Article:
|Location||Australia and Brazil|
With rapid population growth and increasing demand for better standards of living, the pressure on natural resources around the world has increased exponentially.
For the agricultural sector, this means improving the productivity of every hectare of land and protecting the ecosystems and natural resources of which farmers have been stewards for generations. There is pressure to produce more with less, while maintaining high standards of quality and safety.
To address this challenging context, farmers around the world have adopted parallel but complementary strategies. On the one hand, adopting natural climate solutions, such as reforestation, cover crops and wetlands restoration; and on the other, deploying increasingly sophisticated technology and data. For example, using analytics to improve yield and productivity, or satellite technology to maximise the precision and efficiency of inputs such as fertiliser. Piloting and implementing on-farm technology has also become an important driver of change in farming.
More resilient farmland
Elizabeth O’Leary, Head of Agriculture and Natural Assets
We have delivered improved asset performance against a range of key metrics. For a number of years, we have measured the soil pH level, a key indicator of soil health, and pursued a target range of 5.5 – 7.0 for this level across our Australian portfolios. The data shows significant improvements due to soil maintenance programs implemented by management, with portfolios achieving or moving towards the target range.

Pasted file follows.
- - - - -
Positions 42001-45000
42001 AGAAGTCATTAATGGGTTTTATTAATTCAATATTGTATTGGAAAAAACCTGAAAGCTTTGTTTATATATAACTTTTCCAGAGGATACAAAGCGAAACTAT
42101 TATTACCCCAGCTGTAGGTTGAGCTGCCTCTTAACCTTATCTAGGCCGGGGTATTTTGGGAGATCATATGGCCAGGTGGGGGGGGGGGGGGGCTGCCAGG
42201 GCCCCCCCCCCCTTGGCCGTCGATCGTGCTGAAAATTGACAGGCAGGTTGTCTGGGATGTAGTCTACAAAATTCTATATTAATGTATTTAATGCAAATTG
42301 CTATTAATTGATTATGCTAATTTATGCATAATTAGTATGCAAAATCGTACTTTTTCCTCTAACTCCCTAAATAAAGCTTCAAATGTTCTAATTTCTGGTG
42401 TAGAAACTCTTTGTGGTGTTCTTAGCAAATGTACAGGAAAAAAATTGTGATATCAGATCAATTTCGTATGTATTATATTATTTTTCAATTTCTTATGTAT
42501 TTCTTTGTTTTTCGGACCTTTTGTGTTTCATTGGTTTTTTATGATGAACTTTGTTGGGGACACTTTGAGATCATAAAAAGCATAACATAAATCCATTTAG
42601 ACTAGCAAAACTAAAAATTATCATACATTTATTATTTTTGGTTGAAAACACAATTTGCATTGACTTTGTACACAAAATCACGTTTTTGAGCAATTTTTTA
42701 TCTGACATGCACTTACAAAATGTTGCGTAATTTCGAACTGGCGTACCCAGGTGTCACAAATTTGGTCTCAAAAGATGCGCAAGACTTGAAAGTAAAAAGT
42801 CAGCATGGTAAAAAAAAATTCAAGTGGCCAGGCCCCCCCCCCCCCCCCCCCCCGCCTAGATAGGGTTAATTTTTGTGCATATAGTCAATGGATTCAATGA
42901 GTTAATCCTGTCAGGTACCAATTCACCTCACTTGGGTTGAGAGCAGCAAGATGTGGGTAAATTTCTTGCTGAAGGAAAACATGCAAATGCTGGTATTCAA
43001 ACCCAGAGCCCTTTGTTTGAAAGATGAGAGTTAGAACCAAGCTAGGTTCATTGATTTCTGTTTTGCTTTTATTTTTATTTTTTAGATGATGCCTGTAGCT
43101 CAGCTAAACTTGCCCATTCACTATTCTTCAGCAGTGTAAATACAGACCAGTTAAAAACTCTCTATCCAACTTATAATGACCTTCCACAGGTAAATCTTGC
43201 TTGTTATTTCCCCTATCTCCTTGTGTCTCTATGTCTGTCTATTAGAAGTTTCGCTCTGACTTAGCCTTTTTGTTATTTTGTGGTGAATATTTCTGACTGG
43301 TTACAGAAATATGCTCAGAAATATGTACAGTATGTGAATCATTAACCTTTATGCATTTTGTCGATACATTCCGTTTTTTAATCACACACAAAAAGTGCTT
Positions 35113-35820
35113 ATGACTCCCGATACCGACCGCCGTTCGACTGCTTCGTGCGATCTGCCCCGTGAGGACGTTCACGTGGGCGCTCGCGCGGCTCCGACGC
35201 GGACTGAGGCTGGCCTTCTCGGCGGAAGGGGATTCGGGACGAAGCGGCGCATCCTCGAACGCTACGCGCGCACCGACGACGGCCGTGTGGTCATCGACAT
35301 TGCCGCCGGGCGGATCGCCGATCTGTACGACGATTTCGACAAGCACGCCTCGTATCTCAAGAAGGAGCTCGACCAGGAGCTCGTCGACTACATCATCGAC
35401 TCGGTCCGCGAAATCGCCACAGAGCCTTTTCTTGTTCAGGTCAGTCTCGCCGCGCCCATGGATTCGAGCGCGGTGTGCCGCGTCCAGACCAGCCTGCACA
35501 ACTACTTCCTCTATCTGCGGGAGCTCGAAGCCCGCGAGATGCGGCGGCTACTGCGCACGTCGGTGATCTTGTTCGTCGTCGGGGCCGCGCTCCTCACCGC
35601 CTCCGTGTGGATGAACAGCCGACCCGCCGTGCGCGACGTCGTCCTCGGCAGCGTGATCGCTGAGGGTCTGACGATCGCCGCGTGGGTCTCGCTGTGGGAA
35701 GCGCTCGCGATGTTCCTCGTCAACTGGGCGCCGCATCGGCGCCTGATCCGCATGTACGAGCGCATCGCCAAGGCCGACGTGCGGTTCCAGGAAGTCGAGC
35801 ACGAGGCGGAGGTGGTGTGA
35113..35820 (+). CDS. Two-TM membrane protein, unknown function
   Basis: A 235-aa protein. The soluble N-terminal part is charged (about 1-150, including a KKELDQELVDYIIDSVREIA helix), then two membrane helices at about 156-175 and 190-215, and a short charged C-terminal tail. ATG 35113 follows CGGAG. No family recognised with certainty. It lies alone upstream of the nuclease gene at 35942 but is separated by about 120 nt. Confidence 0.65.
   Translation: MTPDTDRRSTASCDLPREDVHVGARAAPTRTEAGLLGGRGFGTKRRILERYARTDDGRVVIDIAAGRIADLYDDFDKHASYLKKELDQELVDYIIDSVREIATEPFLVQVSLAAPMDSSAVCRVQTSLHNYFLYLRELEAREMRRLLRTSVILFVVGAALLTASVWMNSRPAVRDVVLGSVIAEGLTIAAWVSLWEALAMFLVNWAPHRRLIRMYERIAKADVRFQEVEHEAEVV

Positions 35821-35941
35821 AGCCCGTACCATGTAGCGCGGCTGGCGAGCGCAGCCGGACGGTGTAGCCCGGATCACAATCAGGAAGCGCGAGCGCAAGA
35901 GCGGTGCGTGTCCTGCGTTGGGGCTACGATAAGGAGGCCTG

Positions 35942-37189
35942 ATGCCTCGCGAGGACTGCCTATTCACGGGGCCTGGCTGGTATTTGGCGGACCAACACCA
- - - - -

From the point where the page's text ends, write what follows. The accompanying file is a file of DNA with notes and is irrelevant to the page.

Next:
Since 2019, we have been able to measure the emissions per unit of output for the Viridis Ag row cropping portfolio, using the FarmPrint tool. From 2019 to 2020, emissions intensity improved from 0.27 tCO2-e to 0.19 tCO2-e per tonne of production. We were able to understand the drivers of improvement, which included higher production due to strong rainfall, coupled with ongoing investment into energy efficient technologies and practices.
We are conscious that performance in our sector is heavily weather dependent, with no guarantee of continuous improvement every year, so it is critical to look at trends in performance over the long term.
There is evidence to suggest that, as sustainable practices are pursued, financial returns improve. For example, our portfolio companies have set a target of 100 per cent utilisation of Variable Rate Technology (VRT) for fertiliser application, to reduce both environmental impact and production costs. We are also seeing sustainable practices driving improvements in the livelihoods of local communities, where there is growing pride in adopting methods that demonstrate stewardship of the natural environment.